Sunday, August 14, 2011

The Story of Don Jose, an unknown artist from Guarita, an unknown town; or Honduran Patrimony that could be saved but probably won't

I recently had an exchange on my high school's virtual reunion site on Facebook with another alumni.  Now, you must know that I went to high school in North Carolina, so I found it a pleasant surprise to find another former student sharing somewhat my passion for all things Honduran.  Our exchange went something like this:

DG:  I'm living between New Orleans and Tegucigalpa...

Trish:  What were you doing in Tegucigalpa?  One of my favorite restaurants is there!

DG:  My family is in Honduras and I live in New Orleans and commute back and forth.  But my home is Tegucigalpa because home is where the heart is...What is your connection with Honduras?

Trish: ...I was part of a foundation to save the murals of an "outsider" (untrained) artist in Guarita, a little village in the highlands near the border of El Salavador.  He had painted his entire colonial home (with 12' walls) in "mud paintings" made from the local pigments...

DG:  How are the murals now?  Were they saved?  Unfortunately, Honduras' patriomony is decaying from neglect....would love it if you could email some photos of the murals as I collect tidbits about Honduran culture, history, and art...

Trish:   Unfortunately not.  We had two meetings with the Minister of Culture and she sent people from the Ministry of Anthropology and Archaeology to look at the site.  There was even talk of adding this to their project called the "Lenca Trail" but basically I think they were hoping we were going to be able to find funding for the project.  With the economy as it is in the US people aren't very receptive to spending money on the arts, especially in another country!...I traveled with a professional photographer and we have an amazing  folio of the murals...

Well, my interest was tweaked and I googled it.  I found the following:

The House as a Book:  Colonial History and Reading in the Outsider Art of Jose Expectacion Navarro  (Gauarita, Honduras)

"In the small town of Guarita, Honduras, is a house that from the outside, looks like most of the other small adobe and stucco house in town.  However, inside, the walls of this house are covered with murals and text depicting such subjects as the Virgin of Suyapa; the pre-Columbian history of the Mayas; the Spanish conquest of the Americas, especially Central America; Honduran independence in 1821; the arrival of the three kings at the birth of Christ; and much more, all intermingled with personal history from the family  of the artist who created all of these scenes, Jose Expectacion Navarro.  Don Jose, who passed away in 2002, was a history teacher and principal of the local school as well as having served as the secretary of the municipality.  When his wife passed away in 1984, he began to paint  his murals as a way to deal with his grief.  The results are a fascinating blend of pictures and text giving a personalized view of Honduran history both politically and religiously.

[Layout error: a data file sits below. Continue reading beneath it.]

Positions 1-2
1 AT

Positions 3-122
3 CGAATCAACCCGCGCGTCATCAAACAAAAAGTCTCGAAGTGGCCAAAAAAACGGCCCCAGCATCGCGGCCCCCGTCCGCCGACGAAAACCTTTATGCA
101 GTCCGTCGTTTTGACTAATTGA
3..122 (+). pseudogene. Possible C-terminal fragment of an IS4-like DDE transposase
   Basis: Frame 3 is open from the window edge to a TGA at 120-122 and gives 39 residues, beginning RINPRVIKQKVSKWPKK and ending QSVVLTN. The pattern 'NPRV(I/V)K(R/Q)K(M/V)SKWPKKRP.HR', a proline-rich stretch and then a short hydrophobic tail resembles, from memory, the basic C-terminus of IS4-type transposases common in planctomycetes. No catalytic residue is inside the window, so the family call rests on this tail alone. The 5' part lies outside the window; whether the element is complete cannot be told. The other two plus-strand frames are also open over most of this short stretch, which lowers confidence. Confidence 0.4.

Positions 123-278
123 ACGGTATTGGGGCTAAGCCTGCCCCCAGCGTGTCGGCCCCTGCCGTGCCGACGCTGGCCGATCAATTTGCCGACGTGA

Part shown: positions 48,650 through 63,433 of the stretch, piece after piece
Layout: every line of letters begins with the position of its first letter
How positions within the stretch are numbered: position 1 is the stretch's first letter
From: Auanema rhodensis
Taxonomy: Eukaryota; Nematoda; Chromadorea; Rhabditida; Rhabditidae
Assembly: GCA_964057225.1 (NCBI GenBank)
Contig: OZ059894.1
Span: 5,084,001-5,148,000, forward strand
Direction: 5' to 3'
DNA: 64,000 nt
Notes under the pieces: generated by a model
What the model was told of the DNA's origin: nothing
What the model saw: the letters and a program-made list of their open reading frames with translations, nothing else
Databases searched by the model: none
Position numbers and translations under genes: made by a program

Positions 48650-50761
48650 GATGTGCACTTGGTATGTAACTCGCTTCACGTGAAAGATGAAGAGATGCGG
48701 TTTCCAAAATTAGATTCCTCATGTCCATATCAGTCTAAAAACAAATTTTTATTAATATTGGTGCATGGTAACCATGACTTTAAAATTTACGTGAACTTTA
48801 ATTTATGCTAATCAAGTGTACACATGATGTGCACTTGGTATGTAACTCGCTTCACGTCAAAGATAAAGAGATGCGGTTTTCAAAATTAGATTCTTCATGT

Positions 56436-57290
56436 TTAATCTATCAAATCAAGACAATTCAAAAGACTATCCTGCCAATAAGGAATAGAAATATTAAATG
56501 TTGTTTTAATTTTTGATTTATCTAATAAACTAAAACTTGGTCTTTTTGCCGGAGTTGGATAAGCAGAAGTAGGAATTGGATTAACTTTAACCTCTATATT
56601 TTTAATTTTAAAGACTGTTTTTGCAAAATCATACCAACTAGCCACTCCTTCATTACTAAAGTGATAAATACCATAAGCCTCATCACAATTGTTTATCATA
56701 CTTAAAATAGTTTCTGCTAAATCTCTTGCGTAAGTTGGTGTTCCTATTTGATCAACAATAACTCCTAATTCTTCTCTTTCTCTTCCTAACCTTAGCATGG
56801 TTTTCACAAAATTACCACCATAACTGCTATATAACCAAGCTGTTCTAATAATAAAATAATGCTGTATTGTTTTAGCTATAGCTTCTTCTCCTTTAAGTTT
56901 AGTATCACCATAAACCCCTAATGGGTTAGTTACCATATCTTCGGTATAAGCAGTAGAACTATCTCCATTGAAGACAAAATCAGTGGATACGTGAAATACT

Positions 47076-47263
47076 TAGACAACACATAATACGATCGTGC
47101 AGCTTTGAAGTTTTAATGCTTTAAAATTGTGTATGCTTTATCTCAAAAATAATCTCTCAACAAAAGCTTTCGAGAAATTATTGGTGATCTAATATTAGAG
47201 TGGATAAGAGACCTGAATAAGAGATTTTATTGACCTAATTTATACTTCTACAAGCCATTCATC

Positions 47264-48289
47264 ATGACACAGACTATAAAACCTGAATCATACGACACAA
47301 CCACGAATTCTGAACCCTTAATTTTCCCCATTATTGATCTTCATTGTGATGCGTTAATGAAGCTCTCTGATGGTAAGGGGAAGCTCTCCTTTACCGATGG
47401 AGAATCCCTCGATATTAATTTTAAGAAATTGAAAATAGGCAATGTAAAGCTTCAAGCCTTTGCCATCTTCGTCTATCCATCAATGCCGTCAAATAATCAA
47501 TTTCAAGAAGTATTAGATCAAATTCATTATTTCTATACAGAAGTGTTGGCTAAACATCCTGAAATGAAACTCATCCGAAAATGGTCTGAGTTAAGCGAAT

The murals that Don Jose created are the work of both a widower working through his loss and the expression by a local intellectual of how personal and local history connect to the wider history of the region.  By turning the inside of his house into  a history book, Don Jose interprets the past, especially through the adaptation of colonial forms of presentation, whether from his native Honduras or from other parts of Spanish America."

And yes, my new Facebook friend sent me some great photos which I'm pleased to share below.

Wouldn't it be great if my fellow expats and those interested in Honduran culture and art could find a way to help save this valuable work before time destroys it?  Please leave comments.